The German writer W. G. Sebald, who died in 2001, frequently wrote about people whose lives are shattered and who are trapped in a state of numbness, stagnation, and stunned sterility. Given a few displacements, which occurred either by mistake or through some whim of history, they end up living the wrong life. The past interferes and contaminates the present, while the present looks back and distorts the past.
Sebald’s characters see displacements everywhere, not just all around them but within themselves as well. Sebald himself cannot think, cannot see, cannot remember, and, I would wager, cannot write without positing displacement as a foundational metaphor.
In order to write you either retrieve displacement or you invent it.
It doesn’t matter whether this displacement is recollected or imagined or anticipated. That you can no longer tell the difference may not be just a symptom of the disturbance; it is the cause of it as well. A displaced person is not only in the wrong place, but he also leads or feels he leads the wrong life. This doesn’t mean, however, that because he leads the wrong life, or lives in the wrong place, or has acquired a new name, or speaks or writes in a new language, that there is out there a real life or a real home or a true language. Exile disappears the very notion of a home, of a name, of a tongue. The exile no longer knows what he’s exiled from.
Let me give a few short parables.
There is a “move” that has become a standing source of humor among my friends. With my friend A, when I go to have dinner at his house on Riverside Drive in Manhattan, it goes something like this. At some point in the evening, as we’re watching the sun set and cast the most luminous shades of orange on the clear waters of the Hudson, a lit barge or Circle Line boat will eventually come into view, and A will unavoidably say, to tease me, “Ah, yes, a bateau mouche. We must be in Paris.”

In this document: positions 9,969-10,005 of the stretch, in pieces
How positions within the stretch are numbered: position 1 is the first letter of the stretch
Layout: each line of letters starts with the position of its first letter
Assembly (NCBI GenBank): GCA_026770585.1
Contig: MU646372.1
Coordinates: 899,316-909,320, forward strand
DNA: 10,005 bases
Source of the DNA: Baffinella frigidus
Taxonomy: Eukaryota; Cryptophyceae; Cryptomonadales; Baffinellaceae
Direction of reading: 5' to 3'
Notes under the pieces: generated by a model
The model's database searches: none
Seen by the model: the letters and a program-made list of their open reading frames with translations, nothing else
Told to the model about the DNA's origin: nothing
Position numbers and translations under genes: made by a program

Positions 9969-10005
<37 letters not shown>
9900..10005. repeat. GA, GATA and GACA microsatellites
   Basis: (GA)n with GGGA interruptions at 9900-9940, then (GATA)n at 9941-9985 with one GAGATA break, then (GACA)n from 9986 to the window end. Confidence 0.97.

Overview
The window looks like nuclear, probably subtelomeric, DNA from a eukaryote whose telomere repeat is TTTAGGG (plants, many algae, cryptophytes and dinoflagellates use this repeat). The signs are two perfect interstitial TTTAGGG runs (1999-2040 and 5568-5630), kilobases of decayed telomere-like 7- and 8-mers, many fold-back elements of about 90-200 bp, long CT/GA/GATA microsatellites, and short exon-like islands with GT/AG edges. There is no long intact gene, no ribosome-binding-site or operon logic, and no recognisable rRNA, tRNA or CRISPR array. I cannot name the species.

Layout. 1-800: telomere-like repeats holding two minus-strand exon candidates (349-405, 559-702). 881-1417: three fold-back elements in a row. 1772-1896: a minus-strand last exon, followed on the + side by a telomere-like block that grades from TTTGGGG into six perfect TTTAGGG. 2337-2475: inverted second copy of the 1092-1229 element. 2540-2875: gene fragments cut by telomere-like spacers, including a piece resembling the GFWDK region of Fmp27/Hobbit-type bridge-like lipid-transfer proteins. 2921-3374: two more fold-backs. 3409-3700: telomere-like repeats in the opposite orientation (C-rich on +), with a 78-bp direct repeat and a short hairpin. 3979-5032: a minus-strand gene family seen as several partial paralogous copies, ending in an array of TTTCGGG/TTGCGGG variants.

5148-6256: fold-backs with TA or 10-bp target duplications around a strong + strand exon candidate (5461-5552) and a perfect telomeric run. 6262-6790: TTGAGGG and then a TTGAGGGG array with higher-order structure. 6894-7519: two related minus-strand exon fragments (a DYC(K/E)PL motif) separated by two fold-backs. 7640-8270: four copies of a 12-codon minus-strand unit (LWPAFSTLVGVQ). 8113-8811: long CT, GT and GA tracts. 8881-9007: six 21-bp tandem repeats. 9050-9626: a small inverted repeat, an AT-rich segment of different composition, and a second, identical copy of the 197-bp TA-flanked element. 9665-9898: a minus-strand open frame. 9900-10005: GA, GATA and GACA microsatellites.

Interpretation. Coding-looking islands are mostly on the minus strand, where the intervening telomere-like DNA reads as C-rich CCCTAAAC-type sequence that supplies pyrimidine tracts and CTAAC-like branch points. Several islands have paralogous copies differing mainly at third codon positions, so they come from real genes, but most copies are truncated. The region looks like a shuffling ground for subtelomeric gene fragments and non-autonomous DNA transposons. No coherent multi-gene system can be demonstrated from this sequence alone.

He’s hit home, and I know he knows it, just as he knows I know he knows it. It doesn’t matter whether I’m imagining being in Paris or whether I’m remembering Paris—as far as this move is concerned, memory and imagination are interchangeable. You’re here, the mind is elsewhere. Or let me put it in somewhat darker terms: You’re not here. But everything else is.
Or to put it in yet more alarming terms—and this ties directly to a vision of identity that a Holocaust survivor once shared with me—Part of me, he said, never came with me. It never took the ship. It simply got left behind.
I don’t know what this means. But it made an impression on me, and the more I think of it, the more it rings uncannily true: Part of me didn’t come with me. Part of me isn’t with me, is never with me. The French phi loso pher Merleau-Ponty was fond of evoking the phantom limb syndrome, where amputees feel excruciating pain in a limb that no longer exists on their body. Memory can sometimes bring to the senses things that the senses should realistically no longer be able to feel. But suddenly, because of this mnemonic parallax, of this shadow partner distorting everything, we’re reminded of how we are torn in two. Torn from our past, from a home, from ourselves.
This feeling of being cut off from oneself or of being in two places at the same time is as though what was left behind were an amputated limb, something that was cut away from us and was not allowed to travel with us—an arm, a grandparent, a baby brother. Except that the arm did not wither, just as the grandparent or baby brother did not die.
So I am here, across the Atlantic, and this arm is there, beyond Gibraltar. Can I go back and find my arm and put it back where it belongs?
Of course I cannot! But not because the arm wouldn’t fit any longer. Or because I’ve learned to live without it or have acquired a new and even better one, or developed antic ways to work around my missing limb. What is scary is the thought that what I amtoday may not be a body minus an arm. It may be the other way around. I am just the arm doing the work of the entire body. The body stayed behind. The arm is all that got away. What took the ship was nothing more than an expendable part of me.
I am elsewhere. This is what we mean by the word alibi. It means elsewhere. Some people have an identity. I have an alibi, a shadow self.
No wonder I am thinking bateau mouche when I am with my friend A. No wonder that dinner at his house feels sometimes provisional and strained, that contact between us is ultimately tangential, unfinished, unfulfilling. Most of me is not even with me now. How can I be with him, in the New World, when I’m not even with myself, when part of me is altogether elsewhere?